The paper develops a conceptual framework based on the model proposed by Berger and Udell (2006), which defines the characteristics of lending technologies that banks use to evaluate SMEs, and applies it to the case of SMSEs. To study the interplay of these lending technologies, the empirical analysis is based on a case study of five Italian banks. Data are collected from multiple sources to capture key dimensions of the problems analyzed.

Findings

The paper provides empirical insight about the relationship between SMSEs and banks. The Italian case shows that the current lending infrastructure must be revised to support SMSE credit availability, and government policies affect the national financial institution structure. The relationship between SMSEs and Italian banks remains underdeveloped.

Social implications

The research supports the scaling up of social business.

Originality/value

This paper fulfills an identified need to study how social enterprises credit access can be enabled.

Details

International Journal of Productivity and Performance Management, vol. 68 no. 2
Type: Research Article
ISSN: 1741-0401

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Article
Publication date: 9 July 2018

Ceylan Onay and Elif Öztürk

This paper aims to survey the credit scoring literature in the past 41 years (1976-2017) and presents a research agenda that addresses the challenges and opportunities Big…

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2758

Abstract

Purpose

This paper aims to survey the credit scoring literature in the past 41 years (1976-2017) and presents a research agenda that addresses the challenges and opportunities Big Data bring to credit scoring.

Design/methodology/approach

Content analysis methodology is used to analyze 258 peer-reviewed academic papers from 147 journals from two comprehensive academic research databases to identify their research themes and detect trends and changes in the credit scoring literature according to content characteristics.

Findings

The authors find that credit scoring is going through a quantitative transformation, where data-centric underwriting approaches, usage of non-traditional data sources in credit scoring and their regulatory aspects are the up-coming avenues for further research.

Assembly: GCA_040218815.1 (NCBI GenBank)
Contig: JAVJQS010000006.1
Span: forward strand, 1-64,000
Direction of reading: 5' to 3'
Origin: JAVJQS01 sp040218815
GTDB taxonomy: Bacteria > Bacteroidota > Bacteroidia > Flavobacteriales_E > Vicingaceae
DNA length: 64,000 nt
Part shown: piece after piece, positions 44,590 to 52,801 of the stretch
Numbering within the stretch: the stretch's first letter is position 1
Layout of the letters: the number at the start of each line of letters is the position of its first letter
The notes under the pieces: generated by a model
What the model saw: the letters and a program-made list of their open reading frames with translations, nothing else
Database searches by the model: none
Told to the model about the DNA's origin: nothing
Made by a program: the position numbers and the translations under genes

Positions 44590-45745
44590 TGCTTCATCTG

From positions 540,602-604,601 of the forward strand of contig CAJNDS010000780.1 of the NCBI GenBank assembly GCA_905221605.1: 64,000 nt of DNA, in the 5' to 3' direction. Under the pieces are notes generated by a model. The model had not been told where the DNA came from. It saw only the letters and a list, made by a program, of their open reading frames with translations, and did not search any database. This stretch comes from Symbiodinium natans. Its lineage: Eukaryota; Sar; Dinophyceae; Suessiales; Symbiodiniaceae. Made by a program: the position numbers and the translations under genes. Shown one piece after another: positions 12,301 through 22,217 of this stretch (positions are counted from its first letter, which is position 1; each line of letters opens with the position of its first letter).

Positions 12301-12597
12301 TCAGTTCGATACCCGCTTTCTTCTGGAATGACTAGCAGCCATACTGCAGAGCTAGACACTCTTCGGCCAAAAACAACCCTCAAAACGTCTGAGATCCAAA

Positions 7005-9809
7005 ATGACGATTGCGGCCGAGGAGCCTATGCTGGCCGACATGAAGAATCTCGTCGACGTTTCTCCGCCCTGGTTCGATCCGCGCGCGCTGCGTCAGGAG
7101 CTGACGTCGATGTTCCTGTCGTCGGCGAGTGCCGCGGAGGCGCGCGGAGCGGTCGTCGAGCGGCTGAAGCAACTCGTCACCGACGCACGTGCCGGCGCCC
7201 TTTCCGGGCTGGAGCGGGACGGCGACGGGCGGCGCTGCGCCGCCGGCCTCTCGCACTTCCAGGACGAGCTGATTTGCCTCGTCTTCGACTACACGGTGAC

Practical implications

The paper’s findings highlight the perils and benefits of using Big Data in credit scoring algorithms for corporates, governments and non-profit actors who develop and use new technologies in credit scoring.

Originality/value

This paper presents greater insight on how Big Data challenges traditional credit scoring models and addresses the need to develop new credit models that identify new and secure data sources and convert them to useful insights that are in compliance with regulations.

Details

Journal of Financial Regulation and Compliance, vol. 26 no. 3
Type: Research Article
ISSN: 1358-1988

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Book part
Publication date: 9 July 2010

Akos Rona-Tas and Stefanie Hiss

Both consumer and corporate credit ratings agencies played a major role in the US subprime mortgage crisis. Equifax, Experian, and TransUnion deployed a formalized scoring

Abstract

Both consumer and corporate credit ratings agencies played a major role in the US subprime mortgage crisis. Equifax, Experian, and TransUnion deployed a formalized scoring system to assess individuals in mortgage origination, mortgage pools then were assessed for securitization by Moody's, S&P, and Fitch relying on expert judgment aided by formal models. What can we learn about the limits of formalization from the crisis? We discuss five problems responsible for the rating failures – reactivity, endogeneity, learning, correlated outcomes, and conflict of interest – and compare the way consumer and corporate rating agencies tackled these difficulties. We conclude with some policy lessons.

Details

Markets on Trial: The Economic Sociology of the U.S. Financial Crisis: Part A
Type: Book
ISBN: 978-0-85724-205-1

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Expert briefing
Publication date: 27 February 2019

Ant Financial's Sesame Credit rating service.

Details

DOI: 10.1108/OXAN-DB242168

ISSN: 2633-304X

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Article
Publication date: 5 October 2021

Hongming Gao, Hongwei Liu, Haiying Ma, Cunjun Ye and Mingjun Zhan

A good decision support system for credit scoring enables telecom operators to measure the subscribers' creditworthiness in a fine-grained manner. This paper aims to…

Abstract

Purpose

A good decision support system for credit scoring enables telecom operators to measure the subscribers' creditworthiness in a fine-grained manner. This paper aims to propose a robust credit scoring system by leveraging latent information embedded in the telecom subscriber relation network based on multi-source data sources, including telecom inner data, online app usage, and offline consumption footprint.

Design/methodology/approach

Rooting from network science, the relation network model and singular value decomposition are integrated to infer different subscriber subgroups. Employing the results of network inference, the paper proposed a network-aware credit scoring system to predict the continuous credit scores by implementing several state-of-art techniques, i.e. multivariate linear regression, random forest regression, support vector regression, multilayer perceptron, and a deep learning algorithm. The authors use a data set consisting of 926 users of a Chinese major telecom operator within one month of 2018 to verify the proposed approach.

Findings